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File python-virtualenv.spec of Package python-virtualenv

#
# spec file for package python-virtualenv
#
# Copyright (c) 2015 SUSE LINUX GmbH, Nuernberg, Germany.
#
# All modifications and additions to the file contributed by third parties
# remain the property of their copyright owners, unless otherwise agreed
# upon. The license for this file, and modifications and additions to the
# file, is the same license as for the pristine package itself (unless the
# license for the pristine package is not an Open Source License, in which
# case the license is the MIT License). An "Open Source License" is a
# license that conforms to the Open Source Definition (Version 1.9)
# published by the Open Source Initiative.

# Please submit bugfixes or comments via http://bugs.opensuse.org/
#


Name:           python-virtualenv
Version:        13.1.2
Release:        0
Url:            http://www.virtualenv.org/
Summary:        Virtual Python Environment builder
License:        MIT
Group:          Development/Languages/Python
Source:         https://pypi.python.org/packages/source/v/virtualenv/virtualenv-%{version}.tar.gz
BuildRoot:      %{_tmppath}/%{name}-%{version}-build
BuildRequires:  python-devel
Requires:       python-setuptools
Requires(post): update-alternatives
Requires(postun): update-alternatives
%if 0%{?suse_version} && 0%{?suse_version} <= 1110
%{!?python_sitelib: %global python_sitelib %(python -c "from distutils.sysconfig import get_python_lib; print get_python_lib()")}
%else
BuildArch:      noarch
%endif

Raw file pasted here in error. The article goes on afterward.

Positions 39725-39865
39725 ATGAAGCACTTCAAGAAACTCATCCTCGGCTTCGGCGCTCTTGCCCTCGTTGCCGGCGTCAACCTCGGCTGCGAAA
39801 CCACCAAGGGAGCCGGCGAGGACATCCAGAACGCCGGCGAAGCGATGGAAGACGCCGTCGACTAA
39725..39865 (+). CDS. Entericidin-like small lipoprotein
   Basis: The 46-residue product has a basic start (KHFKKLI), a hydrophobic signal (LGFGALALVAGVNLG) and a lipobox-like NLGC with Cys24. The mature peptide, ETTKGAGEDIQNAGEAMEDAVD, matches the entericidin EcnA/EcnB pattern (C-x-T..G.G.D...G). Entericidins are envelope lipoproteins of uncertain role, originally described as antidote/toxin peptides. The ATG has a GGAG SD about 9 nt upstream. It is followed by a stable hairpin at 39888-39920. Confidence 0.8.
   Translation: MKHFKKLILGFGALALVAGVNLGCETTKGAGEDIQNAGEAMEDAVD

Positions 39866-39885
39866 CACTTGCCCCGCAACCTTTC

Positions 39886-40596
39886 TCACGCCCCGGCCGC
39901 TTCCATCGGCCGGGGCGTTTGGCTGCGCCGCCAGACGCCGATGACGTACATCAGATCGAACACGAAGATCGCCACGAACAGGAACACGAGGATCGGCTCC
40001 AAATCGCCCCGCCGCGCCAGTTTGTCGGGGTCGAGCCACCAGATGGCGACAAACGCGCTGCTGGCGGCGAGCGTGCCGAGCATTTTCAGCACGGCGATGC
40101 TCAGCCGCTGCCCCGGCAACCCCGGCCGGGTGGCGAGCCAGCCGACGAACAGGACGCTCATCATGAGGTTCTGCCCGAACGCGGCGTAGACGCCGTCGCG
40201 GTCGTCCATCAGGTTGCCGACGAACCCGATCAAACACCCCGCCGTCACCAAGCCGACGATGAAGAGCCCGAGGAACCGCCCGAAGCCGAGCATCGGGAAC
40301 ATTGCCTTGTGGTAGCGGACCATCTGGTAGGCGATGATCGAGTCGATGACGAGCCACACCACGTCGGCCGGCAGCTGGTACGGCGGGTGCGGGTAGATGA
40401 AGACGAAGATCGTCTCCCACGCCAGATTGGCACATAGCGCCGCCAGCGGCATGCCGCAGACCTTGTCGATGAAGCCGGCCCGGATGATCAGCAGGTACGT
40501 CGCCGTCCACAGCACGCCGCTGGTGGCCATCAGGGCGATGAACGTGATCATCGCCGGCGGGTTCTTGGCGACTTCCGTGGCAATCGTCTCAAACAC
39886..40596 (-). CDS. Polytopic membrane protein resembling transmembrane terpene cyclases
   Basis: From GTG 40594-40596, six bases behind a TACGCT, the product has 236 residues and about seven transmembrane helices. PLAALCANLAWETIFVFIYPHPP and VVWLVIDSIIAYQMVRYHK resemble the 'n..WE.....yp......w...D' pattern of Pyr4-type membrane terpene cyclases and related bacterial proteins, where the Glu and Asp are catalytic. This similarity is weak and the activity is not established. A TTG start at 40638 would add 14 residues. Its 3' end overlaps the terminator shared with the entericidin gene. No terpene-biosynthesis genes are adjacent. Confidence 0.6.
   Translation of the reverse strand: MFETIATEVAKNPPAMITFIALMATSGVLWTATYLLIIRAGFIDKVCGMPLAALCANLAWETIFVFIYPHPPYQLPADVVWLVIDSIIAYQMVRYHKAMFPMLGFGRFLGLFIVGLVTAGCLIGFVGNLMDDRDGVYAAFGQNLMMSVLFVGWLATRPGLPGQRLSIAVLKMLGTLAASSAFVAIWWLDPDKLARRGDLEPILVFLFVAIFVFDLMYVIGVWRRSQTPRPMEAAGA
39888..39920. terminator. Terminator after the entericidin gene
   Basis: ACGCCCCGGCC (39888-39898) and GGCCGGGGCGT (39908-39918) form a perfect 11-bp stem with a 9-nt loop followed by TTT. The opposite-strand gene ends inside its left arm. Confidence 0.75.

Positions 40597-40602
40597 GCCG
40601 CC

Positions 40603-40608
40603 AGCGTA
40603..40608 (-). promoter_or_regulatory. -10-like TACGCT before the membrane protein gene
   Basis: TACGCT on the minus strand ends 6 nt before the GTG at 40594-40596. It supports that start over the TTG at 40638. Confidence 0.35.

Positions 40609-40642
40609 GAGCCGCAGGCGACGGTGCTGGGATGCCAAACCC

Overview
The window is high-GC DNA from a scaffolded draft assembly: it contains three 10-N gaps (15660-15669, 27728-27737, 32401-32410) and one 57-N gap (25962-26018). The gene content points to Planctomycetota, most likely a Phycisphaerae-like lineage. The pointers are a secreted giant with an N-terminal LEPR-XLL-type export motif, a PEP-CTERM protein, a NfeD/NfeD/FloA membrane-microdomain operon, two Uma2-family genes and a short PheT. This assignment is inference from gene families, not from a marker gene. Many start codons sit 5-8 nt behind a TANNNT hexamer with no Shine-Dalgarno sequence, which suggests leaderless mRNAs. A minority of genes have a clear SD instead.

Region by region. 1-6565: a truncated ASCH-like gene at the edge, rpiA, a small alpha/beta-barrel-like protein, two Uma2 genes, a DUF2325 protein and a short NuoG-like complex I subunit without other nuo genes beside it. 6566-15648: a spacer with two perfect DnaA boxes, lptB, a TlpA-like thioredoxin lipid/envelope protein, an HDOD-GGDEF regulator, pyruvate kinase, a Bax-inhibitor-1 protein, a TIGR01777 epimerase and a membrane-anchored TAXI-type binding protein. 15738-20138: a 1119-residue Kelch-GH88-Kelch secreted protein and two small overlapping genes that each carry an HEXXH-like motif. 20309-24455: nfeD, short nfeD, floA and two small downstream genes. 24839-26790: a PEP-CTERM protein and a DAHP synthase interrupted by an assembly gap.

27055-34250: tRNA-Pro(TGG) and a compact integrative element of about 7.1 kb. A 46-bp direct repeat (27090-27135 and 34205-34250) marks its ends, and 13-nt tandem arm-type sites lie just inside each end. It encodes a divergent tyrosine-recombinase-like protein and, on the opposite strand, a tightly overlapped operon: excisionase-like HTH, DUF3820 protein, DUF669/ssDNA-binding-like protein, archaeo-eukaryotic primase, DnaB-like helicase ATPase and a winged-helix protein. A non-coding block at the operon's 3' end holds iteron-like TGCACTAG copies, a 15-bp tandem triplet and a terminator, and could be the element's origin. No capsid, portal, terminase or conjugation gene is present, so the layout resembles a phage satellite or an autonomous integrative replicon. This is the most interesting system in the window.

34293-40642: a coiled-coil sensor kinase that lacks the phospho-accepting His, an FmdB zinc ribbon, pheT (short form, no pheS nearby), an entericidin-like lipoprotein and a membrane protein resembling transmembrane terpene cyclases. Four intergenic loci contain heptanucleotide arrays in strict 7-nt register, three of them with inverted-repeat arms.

%description
virtualenv is a tool to create isolated Python environments.
The basic problem being addressed is one of dependencies and versions, and
indirectly permissions. Imagine you have an application that needs version 1
of LibFoo, but another application requires version 2. How can you use both
these applications? If you install everything into
/usr/lib/python2.4/site-packages (or whatever your platforms standard location
is), its easy to end up in a situation where you unintentionally upgrade an
application that shouldnt be upgraded.

Or more generally, what if you want to install an application and leave it be?
If an application works, any change in its libraries or the versions of those
libraries can break the application.

Also, what if you cant install packages into the global site-packages
directory? For instance, on a shared host.

In all these cases, virtualenv can help you. It creates an environment that
has its own installation directories, that doesnt share libraries with other
virtualenv environments (and optionally doesnt use the globally installed
libraries either).

%prep
%setup -q -n virtualenv-%{version}

%build
python setup.py build

%install
python setup.py install --prefix=%{_prefix} --root=%{buildroot}
# Remove script copy and replace with symlink to please u-a:
rm %{buildroot}%{_bindir}/virtualenv
ln -s %{_bindir}/virtualenv-%{py_ver} %{buildroot}%{_bindir}/virtualenv

%pre
# Since /usr/bin/virtualenv became ghosted to be used with update-alternatives, we have to
# get rid of the old binary resulting from the non-update-alternativies-ified package:
[ -h %{_bindir}/virtualenv ] || rm -f %{_bindir}/virtualenv

%post
update-alternatives \
    --install %{_bindir}/virtualenv virtualenv %{_bindir}/virtualenv-%{py_ver} 20 

%preun
if [ $1 -eq 0 ] ; then
    update-alternatives --remove virtualenv %{_bindir}/virtualenv-%{py_ver}
fi

%files
%defattr(-,root,root,-)
%doc LICENSE.txt README.rst
%ghost %{_bindir}/virtualenv
%{_bindir}/virtualenv-%{py_ver}
%{python_sitelib}/virtualenv*
%if 0%{?suse_version} >= 1230
%ghost %{_sysconfdir}/alternatives/virtualenv
%endif

%changelog